In order to make sure the immigration court honors the order setting aside the original sentence, it would be wise if possible to make sure a ground of legal invalidity of the first sentence was raised in the papers attacking it, and that the court invalidated the initial sentence on a ground of legal invalidity. See § 11.4, supra.
 Matter of Song, 23 I. & N. Dec. 173 (BIA 2001).
 Matter of Rodriguez-Ruiz, 22 I. & N. Dec. 1378 (BIA 2000). The BIA rejected the Service’s argument that a conviction vacated for purposes of avoiding removal, rather than based on a ground of legal invalidity, remains a conviction under the INA, and held that a vacated conviction will not constitute a conviction for immigration purposes so long as it is not vacated under a state rehabilitative statute. In an unpublished decision, the BIA held that a state court order modifying a one-year sentence nunc pro tunc to reflect a sentence of 220 days’ confinement was effective to eliminate the previously-imposed one-year sentence as a basis to find a conviction to be an aggravated felony. Matter of Barragan, A14-262-818 (BIA June 16, 1999), citing Matter of Martin, 18 I. & N. Dec. 226 (BIA 1982) (deportation proceedings terminated because noncitizen’s sentence had been modified to less than one year).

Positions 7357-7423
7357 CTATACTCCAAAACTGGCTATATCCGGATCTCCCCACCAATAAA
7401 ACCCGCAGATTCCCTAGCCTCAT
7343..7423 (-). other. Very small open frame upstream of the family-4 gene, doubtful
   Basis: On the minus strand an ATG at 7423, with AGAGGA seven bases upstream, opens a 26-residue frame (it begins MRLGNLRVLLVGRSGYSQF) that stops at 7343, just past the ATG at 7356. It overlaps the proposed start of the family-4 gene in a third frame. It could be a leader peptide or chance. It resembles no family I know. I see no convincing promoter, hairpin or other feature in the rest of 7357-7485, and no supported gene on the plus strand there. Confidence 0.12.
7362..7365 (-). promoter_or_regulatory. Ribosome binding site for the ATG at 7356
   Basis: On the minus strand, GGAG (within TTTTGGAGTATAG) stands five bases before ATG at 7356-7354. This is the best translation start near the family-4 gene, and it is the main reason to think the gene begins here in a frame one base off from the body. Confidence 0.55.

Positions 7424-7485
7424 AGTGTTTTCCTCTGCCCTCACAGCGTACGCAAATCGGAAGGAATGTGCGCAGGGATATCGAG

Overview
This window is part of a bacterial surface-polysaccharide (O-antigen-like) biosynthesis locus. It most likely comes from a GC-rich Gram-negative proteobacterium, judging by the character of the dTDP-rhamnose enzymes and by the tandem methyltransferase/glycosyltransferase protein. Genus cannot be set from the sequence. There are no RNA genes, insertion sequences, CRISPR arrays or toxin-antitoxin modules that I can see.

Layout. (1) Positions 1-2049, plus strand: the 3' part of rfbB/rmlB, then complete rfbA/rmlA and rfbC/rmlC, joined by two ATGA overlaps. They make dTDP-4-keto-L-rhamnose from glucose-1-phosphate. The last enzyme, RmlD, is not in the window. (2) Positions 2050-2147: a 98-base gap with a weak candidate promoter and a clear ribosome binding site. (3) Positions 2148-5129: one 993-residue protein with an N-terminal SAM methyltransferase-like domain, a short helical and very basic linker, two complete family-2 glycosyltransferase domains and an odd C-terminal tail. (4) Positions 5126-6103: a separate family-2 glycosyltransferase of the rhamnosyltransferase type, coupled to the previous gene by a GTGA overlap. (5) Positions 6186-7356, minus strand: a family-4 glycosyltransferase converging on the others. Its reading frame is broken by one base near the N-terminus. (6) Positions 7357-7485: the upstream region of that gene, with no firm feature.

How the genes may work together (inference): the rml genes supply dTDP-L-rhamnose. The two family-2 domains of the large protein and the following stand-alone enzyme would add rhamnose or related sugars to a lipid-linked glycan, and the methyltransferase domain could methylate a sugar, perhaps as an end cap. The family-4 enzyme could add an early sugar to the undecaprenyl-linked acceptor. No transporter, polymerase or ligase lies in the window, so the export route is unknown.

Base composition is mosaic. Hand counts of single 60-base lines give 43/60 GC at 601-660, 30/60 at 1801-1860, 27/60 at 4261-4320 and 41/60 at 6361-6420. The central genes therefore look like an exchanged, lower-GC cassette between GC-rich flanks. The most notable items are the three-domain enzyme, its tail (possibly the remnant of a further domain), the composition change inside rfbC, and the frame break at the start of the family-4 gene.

Matter of Martin, 18 I. & N. Dec. 226 (BIA 1982) (correction of illegal sentence); Matter of H, 9 I. & N. Dec. 380 (BIA 1961) (new trial and sentence); Matter of J, 6 I. & N. Dec. 562 (A.G. 1956) (commutation). See N. Tooby, Criminal Defense of Immigrants 1-74 ff. (2d ed. 2003), and N. Tooby, California Post-Conviction Relief for Immigrants (2002), Chapter 8, for more complete discussions of the immigration consequences of sentences and confinement.
 Matter of Cota-Vargas, 23 I. & N. Dec. 849 (BIA 2005), clarifying Matter of Song, 23 I. & N. Dec. 173 (BIA 2001), distinguishing Matter of Pickering, 23 I. & N. Dec. 621 (BIA 2003).